when did the word “karma” enter your lexicon?
I’m just curious; for me, it was some time during the early- to mid-90’s. I was in high school and I had a friend or two who had discovered a humorous t-shirt that read, “your karma ran over my dogma.”
I thought, ‘what’s this crazy karma thing I’m hearing about?’
While I’m almost certain that the knowledge of Eastern philosophy in the United States is nothing new, it seems that nearly every red-blooded ‘Mercan kiddo from my generation was insulated from its influence by the fact that it didn’t register on the public radar. Nowadays we have a dearth of personal communication among a flood of digital options, and there’s a tide of sentiment over the old way – as in talking face-to-face. With it comes the idea that we need to bring back values of community, brotherhood, and kindness into the general consciousness because part of the issue that’s contributing to the growing social desert is that we have become a hard-nosed consumerist society, selfish with our time and our interaction. Some times we look for a philosophical lubricant that will encourage others to consider the repercussions of their behavior.
I think this is why I hear “karma” like it’s the buzzword of the day. But for some reason, a lot of people tend to use it incorrectly. They use it under the assumption that if you do a bad thing, a bad thing will happen to you; or sometimes it’s a mentality that “you reap what you sow.” “What goes around comes around.”
Karma is a thing you do. Anything you do is karma and adds to your karma. The function of karma is as a collective memory in the soul – of everything you’ve done in your past and present lives, and it can only affect you in the next life. Similar to the fields of genetics, nutrition and weather patterns, karma is a “big picture” concept that is just complex enough to put complete understanding out of reach, but unlike those other things karma comes with an inherent evil: the assumption that we cannot escape it’s effects because we cannot go back and change the past – especially past lives ad infinitum.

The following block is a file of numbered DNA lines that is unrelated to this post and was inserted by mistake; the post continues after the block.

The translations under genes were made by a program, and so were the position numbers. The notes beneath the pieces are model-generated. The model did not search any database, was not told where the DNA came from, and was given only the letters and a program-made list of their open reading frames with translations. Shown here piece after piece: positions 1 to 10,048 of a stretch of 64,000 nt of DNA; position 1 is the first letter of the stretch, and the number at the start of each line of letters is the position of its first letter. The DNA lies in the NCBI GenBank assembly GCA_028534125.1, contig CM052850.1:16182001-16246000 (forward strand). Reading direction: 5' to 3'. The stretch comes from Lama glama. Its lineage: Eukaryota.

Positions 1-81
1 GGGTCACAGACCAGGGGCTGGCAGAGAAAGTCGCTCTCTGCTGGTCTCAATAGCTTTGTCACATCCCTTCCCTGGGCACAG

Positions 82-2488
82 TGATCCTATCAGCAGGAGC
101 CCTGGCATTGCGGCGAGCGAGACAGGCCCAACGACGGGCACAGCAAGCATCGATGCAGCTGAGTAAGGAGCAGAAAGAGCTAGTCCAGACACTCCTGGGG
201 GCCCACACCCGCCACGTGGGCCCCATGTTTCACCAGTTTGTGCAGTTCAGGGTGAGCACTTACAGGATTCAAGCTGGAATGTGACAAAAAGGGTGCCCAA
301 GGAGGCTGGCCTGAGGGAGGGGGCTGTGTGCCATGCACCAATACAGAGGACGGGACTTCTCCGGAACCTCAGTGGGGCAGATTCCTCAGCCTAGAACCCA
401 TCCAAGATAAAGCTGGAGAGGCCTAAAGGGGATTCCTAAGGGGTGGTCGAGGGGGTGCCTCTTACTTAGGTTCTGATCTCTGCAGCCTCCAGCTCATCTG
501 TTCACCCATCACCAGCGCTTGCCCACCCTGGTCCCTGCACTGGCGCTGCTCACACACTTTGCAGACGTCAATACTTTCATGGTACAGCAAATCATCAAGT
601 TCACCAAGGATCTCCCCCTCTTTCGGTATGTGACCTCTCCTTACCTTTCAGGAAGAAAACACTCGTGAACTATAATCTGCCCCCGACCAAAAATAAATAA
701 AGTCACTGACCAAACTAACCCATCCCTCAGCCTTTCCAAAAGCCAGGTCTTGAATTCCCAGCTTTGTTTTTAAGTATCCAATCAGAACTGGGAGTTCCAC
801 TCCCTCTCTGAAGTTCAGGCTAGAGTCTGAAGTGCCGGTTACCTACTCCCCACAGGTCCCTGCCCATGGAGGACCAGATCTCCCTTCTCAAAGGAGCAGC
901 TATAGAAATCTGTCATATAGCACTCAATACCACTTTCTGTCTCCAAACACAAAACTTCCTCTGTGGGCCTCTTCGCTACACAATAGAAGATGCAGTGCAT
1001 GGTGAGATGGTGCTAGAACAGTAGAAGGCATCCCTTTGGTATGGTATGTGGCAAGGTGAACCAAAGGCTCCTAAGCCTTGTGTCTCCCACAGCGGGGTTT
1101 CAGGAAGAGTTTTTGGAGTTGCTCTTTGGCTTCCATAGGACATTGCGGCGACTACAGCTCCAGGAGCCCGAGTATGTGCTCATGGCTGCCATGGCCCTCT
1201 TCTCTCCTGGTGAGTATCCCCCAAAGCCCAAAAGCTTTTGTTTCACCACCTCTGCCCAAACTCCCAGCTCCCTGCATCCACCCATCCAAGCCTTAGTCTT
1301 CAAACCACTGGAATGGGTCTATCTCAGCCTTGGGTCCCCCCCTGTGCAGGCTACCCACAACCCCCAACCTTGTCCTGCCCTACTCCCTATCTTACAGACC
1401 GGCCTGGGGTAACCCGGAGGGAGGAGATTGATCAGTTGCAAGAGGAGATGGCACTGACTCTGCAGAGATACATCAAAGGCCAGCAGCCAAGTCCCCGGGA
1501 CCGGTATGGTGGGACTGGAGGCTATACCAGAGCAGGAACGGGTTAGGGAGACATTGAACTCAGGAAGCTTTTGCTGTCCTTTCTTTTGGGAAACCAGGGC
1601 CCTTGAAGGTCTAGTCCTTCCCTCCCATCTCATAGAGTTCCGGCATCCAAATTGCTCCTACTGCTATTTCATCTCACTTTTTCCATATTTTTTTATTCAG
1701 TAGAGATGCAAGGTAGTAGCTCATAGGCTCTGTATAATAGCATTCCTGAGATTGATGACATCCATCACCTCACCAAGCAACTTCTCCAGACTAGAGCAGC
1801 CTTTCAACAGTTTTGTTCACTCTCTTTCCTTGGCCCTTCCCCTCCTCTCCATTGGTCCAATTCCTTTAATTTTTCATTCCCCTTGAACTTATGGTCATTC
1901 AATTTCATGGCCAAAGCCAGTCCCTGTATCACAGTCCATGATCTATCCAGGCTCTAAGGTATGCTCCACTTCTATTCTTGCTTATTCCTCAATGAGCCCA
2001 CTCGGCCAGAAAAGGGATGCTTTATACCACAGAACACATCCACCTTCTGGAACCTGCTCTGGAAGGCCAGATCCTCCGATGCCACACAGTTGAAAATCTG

The fact that people sometimes do get away with murder without any ill effect, and that some people can go through their entire lives sacrificing only to die having spent the whole thing in vain would seem to prove that karma is just another philosophical element created to encourage pro-social behavior – and I should point out that I think it’s an appropriate one; my curse is that I’m so skeptical I tend to see through them all.
We exist in a modern society, and I think it’s okay for me to believe that I have a right to say that the Universe does not punish wrongs – society does. It’s just unfortunate that evil people do not fear other people so much as things they cannot control. Good people at least learn to accept those things, which is why we survive: we’re the fittest and most flexible.
So even if science could prove to me that karma is a real thing – and I’m not certain I don’t believe in residual memory – I wouldn’t change anything except where it may benefit someone during my current life; after all, it’s the only one I know.
Guess what? My dogma may have just obliterated your karma. Add two points to your driving record (or subtract them – do whichever is not good) and do not pass go.
What do you think? Is karma fer real or just a fad? Are you guilty of misusing it? Let us know in the comments, or be reborn as a Chicken **nugget!
This post was prompted by today’s Daily Post prompt
88 Others have gone around on this one so far:
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